News / Middle East

Filipina Caregiver is Surprise Star of Israel's X-Factor

Rose Fostanes,47, a Filipina caregiver, performs during a rehearsal for Israel's X-Factor talent show in Tel Aviv, Jan. 12, 2014.
Rose Fostanes,47, a Filipina caregiver, performs during a rehearsal for Israel's X-Factor talent show in Tel Aviv, Jan. 12, 2014.
Reuters
Once part of a faceless crowd of foreign workers who clean homes and tend to Israel's sick and elderly, a Filipina caregiver has shot to stardom on a popular TV singing contest.
 
Rose Fostanes, 47, surprised viewers of Israel's X-Factor talent show and swept its judges off their feet with soulful renditions of pop songs by the likes of Lady Gaga and Christina Aguilera. And she has rocked her way to Tuesday's live final.
 
Fostanes hopes her popularity on the show will shine a spotlight on Israel's low-paid foreign workers, who include about 20,000 Filipinos.
 
For many Israelis, the word “Filipino” has become synonymous with caregiver, and Fostanes' appearance and success on X-Factor could help break the stereotype.
 
“I think I will be a leader for them because of what I did and I think also they will be proud of me,” she told Reuters on Sunday. “Everybody in the world will know that Filipinos, even working as a cleaner ... can also share their talents.”
 
Fostanes, who came to Israel four years ago, has been working for about 20 years across the Middle East. She had always wanted to be a professional singer and the X-Factor gave her a shot at her dream.
 
At first she thought Israelis would not vote for a foreign worker, and that she would be an underdog in the competition, where viewers and a panel of four Israeli musicians determine at different stages which contender moves up and which gets dropped.
 
“I feel that everybody is looking at me like I was an alien,” she said on one of the early audition episodes of the show. “A Filipina working here, cleaning houses.”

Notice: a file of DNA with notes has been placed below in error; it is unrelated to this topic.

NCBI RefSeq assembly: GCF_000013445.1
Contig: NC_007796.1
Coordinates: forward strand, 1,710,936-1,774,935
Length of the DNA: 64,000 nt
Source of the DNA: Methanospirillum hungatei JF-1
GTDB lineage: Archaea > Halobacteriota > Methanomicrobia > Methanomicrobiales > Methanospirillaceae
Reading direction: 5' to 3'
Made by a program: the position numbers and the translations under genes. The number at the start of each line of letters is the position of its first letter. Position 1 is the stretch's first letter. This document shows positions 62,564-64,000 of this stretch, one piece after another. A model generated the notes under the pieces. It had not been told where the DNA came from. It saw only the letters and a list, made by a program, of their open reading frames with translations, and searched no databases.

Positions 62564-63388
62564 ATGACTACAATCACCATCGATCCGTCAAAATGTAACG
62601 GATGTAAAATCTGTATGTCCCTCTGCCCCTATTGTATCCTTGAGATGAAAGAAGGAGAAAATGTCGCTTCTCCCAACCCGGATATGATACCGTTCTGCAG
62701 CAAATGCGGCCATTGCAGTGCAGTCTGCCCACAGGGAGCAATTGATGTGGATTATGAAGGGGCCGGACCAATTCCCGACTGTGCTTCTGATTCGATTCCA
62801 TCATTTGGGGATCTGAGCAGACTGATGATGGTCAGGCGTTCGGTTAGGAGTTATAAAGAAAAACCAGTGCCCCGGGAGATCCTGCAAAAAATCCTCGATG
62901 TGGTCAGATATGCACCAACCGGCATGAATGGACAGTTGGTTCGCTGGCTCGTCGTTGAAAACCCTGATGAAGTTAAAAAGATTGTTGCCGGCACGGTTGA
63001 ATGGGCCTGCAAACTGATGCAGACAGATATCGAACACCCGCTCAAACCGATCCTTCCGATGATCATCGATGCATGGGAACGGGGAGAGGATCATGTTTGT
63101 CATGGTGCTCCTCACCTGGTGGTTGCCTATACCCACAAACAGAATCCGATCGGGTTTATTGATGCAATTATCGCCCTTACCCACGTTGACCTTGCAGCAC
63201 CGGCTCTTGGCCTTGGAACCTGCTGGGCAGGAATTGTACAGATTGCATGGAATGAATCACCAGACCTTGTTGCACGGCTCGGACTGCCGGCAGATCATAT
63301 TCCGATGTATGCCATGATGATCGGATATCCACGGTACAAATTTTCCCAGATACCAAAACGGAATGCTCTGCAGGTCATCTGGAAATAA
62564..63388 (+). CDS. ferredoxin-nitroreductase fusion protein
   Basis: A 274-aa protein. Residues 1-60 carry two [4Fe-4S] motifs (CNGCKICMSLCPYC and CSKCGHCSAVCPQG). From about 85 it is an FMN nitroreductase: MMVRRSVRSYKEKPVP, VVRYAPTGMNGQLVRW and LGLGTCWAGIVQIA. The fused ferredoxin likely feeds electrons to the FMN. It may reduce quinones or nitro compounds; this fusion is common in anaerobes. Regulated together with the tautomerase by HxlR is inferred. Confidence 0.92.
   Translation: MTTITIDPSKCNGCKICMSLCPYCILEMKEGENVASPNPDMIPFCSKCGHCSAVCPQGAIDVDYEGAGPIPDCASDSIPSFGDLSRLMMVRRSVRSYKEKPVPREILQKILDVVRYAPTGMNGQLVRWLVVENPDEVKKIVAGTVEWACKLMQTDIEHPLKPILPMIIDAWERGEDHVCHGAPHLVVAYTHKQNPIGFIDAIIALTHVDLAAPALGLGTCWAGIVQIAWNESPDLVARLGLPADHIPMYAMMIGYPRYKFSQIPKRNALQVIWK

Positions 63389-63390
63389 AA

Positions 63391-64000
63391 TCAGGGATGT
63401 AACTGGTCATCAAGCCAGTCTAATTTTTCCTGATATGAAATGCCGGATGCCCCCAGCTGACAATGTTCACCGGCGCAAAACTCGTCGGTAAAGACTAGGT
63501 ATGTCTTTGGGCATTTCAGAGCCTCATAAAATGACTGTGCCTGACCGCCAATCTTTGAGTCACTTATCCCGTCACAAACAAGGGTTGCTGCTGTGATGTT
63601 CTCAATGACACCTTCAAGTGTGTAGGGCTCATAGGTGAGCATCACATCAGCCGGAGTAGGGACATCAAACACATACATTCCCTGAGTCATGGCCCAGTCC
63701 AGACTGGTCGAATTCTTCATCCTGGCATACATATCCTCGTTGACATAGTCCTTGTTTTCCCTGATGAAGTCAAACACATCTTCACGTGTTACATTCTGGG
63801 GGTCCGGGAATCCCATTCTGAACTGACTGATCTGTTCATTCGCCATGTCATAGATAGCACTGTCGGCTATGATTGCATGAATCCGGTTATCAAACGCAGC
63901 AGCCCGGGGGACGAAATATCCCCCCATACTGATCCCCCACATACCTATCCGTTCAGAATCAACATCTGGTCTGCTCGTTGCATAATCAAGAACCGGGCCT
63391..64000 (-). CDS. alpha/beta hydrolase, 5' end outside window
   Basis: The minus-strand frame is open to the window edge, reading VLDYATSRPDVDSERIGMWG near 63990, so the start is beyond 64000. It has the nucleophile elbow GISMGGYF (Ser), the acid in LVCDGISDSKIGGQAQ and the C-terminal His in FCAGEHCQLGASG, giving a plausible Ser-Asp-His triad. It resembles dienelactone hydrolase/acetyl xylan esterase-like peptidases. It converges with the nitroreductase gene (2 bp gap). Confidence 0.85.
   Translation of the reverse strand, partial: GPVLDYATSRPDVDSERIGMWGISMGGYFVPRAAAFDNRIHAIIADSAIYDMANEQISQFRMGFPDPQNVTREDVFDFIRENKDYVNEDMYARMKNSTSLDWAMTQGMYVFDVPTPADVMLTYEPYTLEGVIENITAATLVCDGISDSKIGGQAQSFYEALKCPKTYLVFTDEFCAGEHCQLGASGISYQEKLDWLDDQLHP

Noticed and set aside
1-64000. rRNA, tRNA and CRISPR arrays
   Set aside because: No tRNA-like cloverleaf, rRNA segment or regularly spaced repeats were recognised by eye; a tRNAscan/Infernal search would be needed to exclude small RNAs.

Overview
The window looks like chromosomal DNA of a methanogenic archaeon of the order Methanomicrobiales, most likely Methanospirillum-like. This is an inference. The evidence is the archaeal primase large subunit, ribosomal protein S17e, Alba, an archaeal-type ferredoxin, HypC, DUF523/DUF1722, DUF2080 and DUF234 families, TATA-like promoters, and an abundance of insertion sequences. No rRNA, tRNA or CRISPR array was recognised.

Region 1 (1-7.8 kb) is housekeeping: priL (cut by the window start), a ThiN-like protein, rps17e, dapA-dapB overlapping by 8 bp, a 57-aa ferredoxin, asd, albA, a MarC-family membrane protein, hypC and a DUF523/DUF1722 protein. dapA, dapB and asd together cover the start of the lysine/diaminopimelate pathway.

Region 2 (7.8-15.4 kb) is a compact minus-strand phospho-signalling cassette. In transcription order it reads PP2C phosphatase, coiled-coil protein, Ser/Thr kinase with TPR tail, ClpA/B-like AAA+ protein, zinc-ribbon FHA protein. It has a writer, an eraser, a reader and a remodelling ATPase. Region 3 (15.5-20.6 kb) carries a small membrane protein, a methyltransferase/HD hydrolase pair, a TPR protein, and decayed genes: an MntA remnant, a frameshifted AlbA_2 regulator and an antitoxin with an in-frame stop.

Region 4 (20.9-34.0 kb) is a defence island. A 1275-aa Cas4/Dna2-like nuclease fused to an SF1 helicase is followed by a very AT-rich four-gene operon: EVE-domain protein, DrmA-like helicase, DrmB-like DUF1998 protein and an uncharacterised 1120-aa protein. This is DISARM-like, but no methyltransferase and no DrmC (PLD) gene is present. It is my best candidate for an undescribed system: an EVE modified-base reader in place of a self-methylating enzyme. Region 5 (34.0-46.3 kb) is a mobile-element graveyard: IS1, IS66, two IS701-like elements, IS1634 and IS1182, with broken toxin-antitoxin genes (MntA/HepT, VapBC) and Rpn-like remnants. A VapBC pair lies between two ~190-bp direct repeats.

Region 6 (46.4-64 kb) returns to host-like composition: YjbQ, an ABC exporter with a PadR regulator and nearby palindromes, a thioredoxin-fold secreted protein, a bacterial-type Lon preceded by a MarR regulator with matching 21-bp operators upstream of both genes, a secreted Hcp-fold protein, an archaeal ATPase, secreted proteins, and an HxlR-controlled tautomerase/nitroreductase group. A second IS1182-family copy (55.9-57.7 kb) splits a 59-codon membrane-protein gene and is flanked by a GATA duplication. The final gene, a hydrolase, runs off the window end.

Then Fostanes - who cares for an ailing woman in Tel Aviv - got on the stage and sang Lady Gaga's “You and I”, winning a standing ovation from her competitors. To her surprise, the votes, cast via text messages and the show's website, kept on coming and catapulted her to celebrity status.

 
“I get from them a lot of good compliments, especially when I'm on the street, when I'm on the bus. I get from them love, from all the Israeli people who saw my videos and saw me on the television,” Fostanes said.
 
Fostanes has been compared to the Scottish singer Susan Boyle, 52, who shot to fame in 2009 after appearing on the TV show “Britain's Got Talent” and performing a powerful rendition of “I Dreamed a Dream” from the musical “Les Miserables”.
 
Boyle's giddy rise from unknown to multi-million-selling recording artist has been made into a musical.
 
“My dream is to win this competition, but I have to go back to my work as a caregiver,” Fostanes said before getting up on the arena stage to rehearse one of the numbers she was due to sing at the finals, Frank Sinatra's “My Way”.

You May Like

UN Fears Rights Violations in China-backed Projects

UNHCHR investigates link between financing development and ignoring safeguards for human rights More

Boko Haram Violence Tests Nigerians’ Faith in Buhari

New president has promised to stem insurgency; he’s scheduled to meet with President Obama at White House July 20 More

Social Media Network Wants Privacy in User’s Hands

Encryption's popularity in messaging is exploding; now it's the foundation of a new social network More

Featured Videos

Your JavaScript is turned off or you have an old version of Adobe's Flash Player. Get the latest Flash player.
Making Music, Fleeing Bombs: New Film on Sudan’s Internal Refugeesi
X
Carolyn Weaver
July 06, 2015 6:47 PM
In 2012, Sudanese filmmaker Hajooj Kuka went to make a documentary among civil war refugees in Sudan’s Blue Nile and Nuba Mountains region. What he found surprised him: music was helping to save people from bombing raids by their own government. VOA’s Carolyn Weaver has more.
Video

Video Making Music, Fleeing Bombs: New Film on Sudan’s Internal Refugees

In 2012, Sudanese filmmaker Hajooj Kuka went to make a documentary among civil war refugees in Sudan’s Blue Nile and Nuba Mountains region. What he found surprised him: music was helping to save people from bombing raids by their own government. VOA’s Carolyn Weaver has more.